$
\def\P{\mathsf{\sf P}}
\def\E{\mathsf{\sf E}}
\def\Var{\mathsf{\sf Var}}
\def\Cov{\mathsf{\sf Cov}}
\def\std{\mathsf{\sf std}}
\def\Cor{\mathsf{\sf Cor}}
\def\R{\mathbb{R}}
\def\c{\,|\,}
\def\bb{\boldsymbol}
\def\diag{\mathsf{\sf diag}}
\def\defeq{\stackrel{\tiny\text{def}}{=}}
\newcommand{\toop}{\xrightarrow{\scriptsize{\text{p}}}}
\newcommand{\tooas}{\xrightarrow{\scriptsize{\text{as}}}}
\newcommand{\tooas}{\xrightarrow{\scriptsize{\text{as}}}}
\newcommand{\tooas}{\xrightarrow{\scriptsize{\text{as}}}}
\newcommand{\tooas}{\xrightarrow{\scriptsize{\text{as}}}}
\newcommand{\tooas}{\xrightarrow{\scriptsize{\text{as}}}}
\newcommand{\tood}{\rightsquigarrow}
\newcommand{\iid}{\mbox{$\;\stackrel{\mbox{\tiny iid}}{\sim}\;$}}$

The central limit theorem shows that the distribution of $n^{-1}\sum_{i=1}^n \bb{X}^{(i)}$ for large $n$ is Gaussian centered around $\mu=\E(\bb X)$ with variance $\Sigma/n$. Thus, not only can we say that $n^{-1}\sum_{i=1}^n \bb{X}^{(i)}$ is close to $\bb \mu$ (as the law of large numbers implies), we can say that its distribution is a bell shaped curve centered at $\bb \mu$ whose variance decays linearly with $n$.

We denote by $\tilde \phi$ the characteristic functions of ${\bb X}^{(k)}-\E({\bb X}^{(k)})$, $k\in\mathbb{N}$ (${\bb X}^{(k)}$ are iid and so they have the same characteristic function). Since $\tilde \phi(\bb 0)=1$, $\nabla \tilde \phi(\bb 0)=\bb 0$, and $\lim_{\bb\epsilon\to \bb 0}\nabla^2\tilde \phi(\bb\epsilon)=\Sigma$, we have \begin{align*} \lim_{n\to\infty} \phi_{\sqrt{n}(\sum_{k=1}^n {\bb X}^{(k)}/n-\bb\mu)} (\bb t) &= \lim_{n\to\infty} \phi_{(\sum_{k=1}^n {\bb X}^{(k)}/n-\bb\mu)} (\bb t/\sqrt{n})\\ &= (\tilde\phi(\bb t/\sqrt{n}))^n\\ &= \lim_{n\to\infty} \left(1+ \frac{1}{n}{\bb t}^{\top}\int_0^1\int_0^1 z \nabla^2 \phi(zw\bb t/\sqrt{n})\,dzdw\,\bb t \right)^n\\ &= \left(\lim_{n\to\infty} \frac{1}{n}{\bb t}^{\top}\int_0^1\int_0^1 z \nabla^2 \phi(zw\bb t/\sqrt{n})\,dzdw\,\bb t \right)^n\\ &=\exp(-{\bb t}^{\top}\Sigma\bb t/2)\\ &=\phi_{N(\bb 0,\bb \Sigma)}. \end{align*} The second to last equality follows from Proposition D.2.2, and the last equality follows from Proposition 8.7.2.

We make the following comments concerning the central limit theorem (CLT):

- Statisticians generally agree as a rule of thumb that the approximation in the CLT is accurate when $n > 30$ and $d=1$. However, the CLT approximation can also be effectively used in many cases where $n < 30$ or $d > 1$.
- Since a linear combination of a multivariate Gaussian random vector is a multivariate Gaussian random vector, we have the following implications: \begin{align*} \sqrt{n}\left(\frac{1}{n}\sum_{i=1}^n {\bb X}^{(i)}-\bb \mu\right)\sim N(\bb 0,\Sigma)\quad &\Rightarrow \quad \frac{1}{n}\sum_{i=1}^n {\bb X}^{(i)}-\bb \mu\sim N(\bb 0,n^{-1}\Sigma)\\ \quad &\Rightarrow \quad \frac{1}{n}\sum_{i=1}^n {\bb X}^{(i)} \sim N(\bb \mu,n^{-1}\Sigma)\\ \quad &\Rightarrow \quad \sum_{i=1}^n {\bb X}^{(i)} \sim N(n\bb \mu,n \Sigma). \end{align*} As a result, we can say that intuitively, $\frac{1}{n}\sum_{i=1}^n {\bb X}^{(i)}$ has a distribution that is approximately $N(\bb \mu,n^{-1}\Sigma)$ for large $n$ i.e., it is approximately a Gaussian centered at the expectation and whose variance is decaying linearly with $n$. Similarly, intuitively, the distribution of $\sum_{i=1}^n {\bb X}^{(i)}$ for large $n$ is approximately $N(n\bb \mu,n^2\Sigma/n) = N(n\bb \mu,n\Sigma)$.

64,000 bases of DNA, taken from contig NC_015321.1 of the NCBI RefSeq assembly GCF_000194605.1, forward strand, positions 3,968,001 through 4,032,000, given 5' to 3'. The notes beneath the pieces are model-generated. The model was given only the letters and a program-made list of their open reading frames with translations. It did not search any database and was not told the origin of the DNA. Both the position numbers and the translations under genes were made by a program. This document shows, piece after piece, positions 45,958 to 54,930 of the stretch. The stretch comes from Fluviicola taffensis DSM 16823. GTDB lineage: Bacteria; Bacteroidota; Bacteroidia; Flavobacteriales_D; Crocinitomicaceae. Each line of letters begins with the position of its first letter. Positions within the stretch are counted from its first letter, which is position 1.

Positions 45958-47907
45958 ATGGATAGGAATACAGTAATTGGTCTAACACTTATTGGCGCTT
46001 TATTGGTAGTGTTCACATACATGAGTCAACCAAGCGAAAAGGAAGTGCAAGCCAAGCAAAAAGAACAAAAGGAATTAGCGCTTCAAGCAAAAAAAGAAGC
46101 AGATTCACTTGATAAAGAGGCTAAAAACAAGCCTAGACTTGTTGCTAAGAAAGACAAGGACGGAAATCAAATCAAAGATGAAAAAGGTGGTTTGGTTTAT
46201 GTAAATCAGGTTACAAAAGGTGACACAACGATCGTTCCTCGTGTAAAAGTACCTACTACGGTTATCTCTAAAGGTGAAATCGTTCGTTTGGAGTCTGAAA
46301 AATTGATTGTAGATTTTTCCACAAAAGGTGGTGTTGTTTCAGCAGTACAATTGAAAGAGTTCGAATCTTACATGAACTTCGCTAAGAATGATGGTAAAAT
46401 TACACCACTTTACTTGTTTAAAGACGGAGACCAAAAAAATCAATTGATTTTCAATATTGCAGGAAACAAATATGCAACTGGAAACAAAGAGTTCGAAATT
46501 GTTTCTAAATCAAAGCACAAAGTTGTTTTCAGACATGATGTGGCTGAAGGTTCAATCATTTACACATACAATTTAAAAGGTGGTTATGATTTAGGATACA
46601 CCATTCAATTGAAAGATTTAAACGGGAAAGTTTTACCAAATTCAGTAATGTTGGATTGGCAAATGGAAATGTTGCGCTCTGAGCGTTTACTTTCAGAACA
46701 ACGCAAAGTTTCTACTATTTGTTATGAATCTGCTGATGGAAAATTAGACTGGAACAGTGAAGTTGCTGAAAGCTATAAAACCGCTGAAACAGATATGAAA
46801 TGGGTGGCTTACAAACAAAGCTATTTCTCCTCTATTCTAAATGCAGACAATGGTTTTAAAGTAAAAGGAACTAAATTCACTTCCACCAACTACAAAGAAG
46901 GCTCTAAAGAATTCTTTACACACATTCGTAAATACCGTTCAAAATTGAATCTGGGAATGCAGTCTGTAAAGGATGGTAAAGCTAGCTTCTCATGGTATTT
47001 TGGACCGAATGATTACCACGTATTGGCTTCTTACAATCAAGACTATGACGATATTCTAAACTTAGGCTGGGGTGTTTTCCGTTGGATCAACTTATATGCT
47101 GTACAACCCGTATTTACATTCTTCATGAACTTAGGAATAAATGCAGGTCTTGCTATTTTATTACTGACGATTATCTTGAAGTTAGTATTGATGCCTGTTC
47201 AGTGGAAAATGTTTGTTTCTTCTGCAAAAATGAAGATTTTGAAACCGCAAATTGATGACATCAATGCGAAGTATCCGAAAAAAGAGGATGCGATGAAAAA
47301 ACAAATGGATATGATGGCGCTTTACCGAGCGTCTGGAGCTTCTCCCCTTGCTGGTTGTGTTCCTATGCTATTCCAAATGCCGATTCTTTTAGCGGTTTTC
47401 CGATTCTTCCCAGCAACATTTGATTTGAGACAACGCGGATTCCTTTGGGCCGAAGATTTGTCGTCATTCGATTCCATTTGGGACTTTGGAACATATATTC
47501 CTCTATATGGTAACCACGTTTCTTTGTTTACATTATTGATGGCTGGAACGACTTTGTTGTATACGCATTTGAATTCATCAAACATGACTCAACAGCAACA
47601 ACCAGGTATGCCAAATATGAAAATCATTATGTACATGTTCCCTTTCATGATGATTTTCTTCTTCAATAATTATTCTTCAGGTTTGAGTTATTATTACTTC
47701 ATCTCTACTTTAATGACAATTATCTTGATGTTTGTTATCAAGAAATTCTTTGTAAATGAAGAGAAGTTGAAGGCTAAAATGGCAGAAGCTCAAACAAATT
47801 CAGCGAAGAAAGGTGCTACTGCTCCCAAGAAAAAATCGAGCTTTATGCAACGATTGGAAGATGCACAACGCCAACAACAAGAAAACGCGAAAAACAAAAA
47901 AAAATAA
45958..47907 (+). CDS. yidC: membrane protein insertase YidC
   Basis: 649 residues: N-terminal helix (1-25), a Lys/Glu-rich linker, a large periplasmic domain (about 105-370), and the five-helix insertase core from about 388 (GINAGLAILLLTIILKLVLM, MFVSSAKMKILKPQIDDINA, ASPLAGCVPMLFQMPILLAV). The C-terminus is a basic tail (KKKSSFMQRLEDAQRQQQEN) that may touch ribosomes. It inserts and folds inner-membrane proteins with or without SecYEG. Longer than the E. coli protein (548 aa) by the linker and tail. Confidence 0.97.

- The CLT is very surprising. It states that if we are looking for a distribution of a random vector $\bb Y$ that is a sum or average of many other iid random vectors ${\bb X}^{(i)}$, $i=1,\ldots,n$, the distribution of $\bb Y$ will be close to normal regardless of the distribution of the original ${\bb X}^{(i)}$. This explains the fact that many quantities in the real world appear to have a Gaussian distribution or close to it. Examples include physical measurements like height and weight (they may be the result of a sum of many independent RVs expressing genetic makeup), atmospheric interference (sum of many small interference on a molecular scale), and movement of securities prices in finance (sum of many buy or sell orders).
- The condition of iid in the CLT above may be relaxed. More general results state that a sum of many independent (but not identically distributed) RVs is Gaussian under relatively weak conditions. Even the independence assumption may be relaxed as long as it is not the case that every example depends on most of the other examples.

The code below displays the histograms of averages of $n=1, 3, 30, 90$ iid samples from a $\text{Exp}(\lambda)$ distribution (with $\mu=1$). Note how, as $n$ increases, the averages tend to concentrate increasingly around the average 1, which reflects the weak law of large numbers. The CLT is evident in that the histogram for large $n$ resembles a bell-shaped curve centered at the expectation. Note also how the histogram width decreases from 30 to 90 as $n$ increases according to $\Sigma/n$, in agreement with the decay of the asymptotic variance.

iter = 2000 avg0 <- avg1 <- avg2 <- avg3 <- rep(0, iter) for (i in 1:iter) { S = rexp(90) # sample from exp(1) distribution avg0[i] = S[1] avg1[i] = mean(S[1:3]) avg2[i] = mean(S[1:30]) avg3[i] = mean(S[1:90]) } SR = stack(list(`n=1` = avg0, `n=3` = avg1, `n=30` = avg2, `n=90` = avg3)) names(SR) = c("averages", "n") ggplot(SR, aes(x = averages, y = ..density..)) + facet_grid(n ~ .) + geom_histogram() + scale_x_continuous(limits = c(0, 3))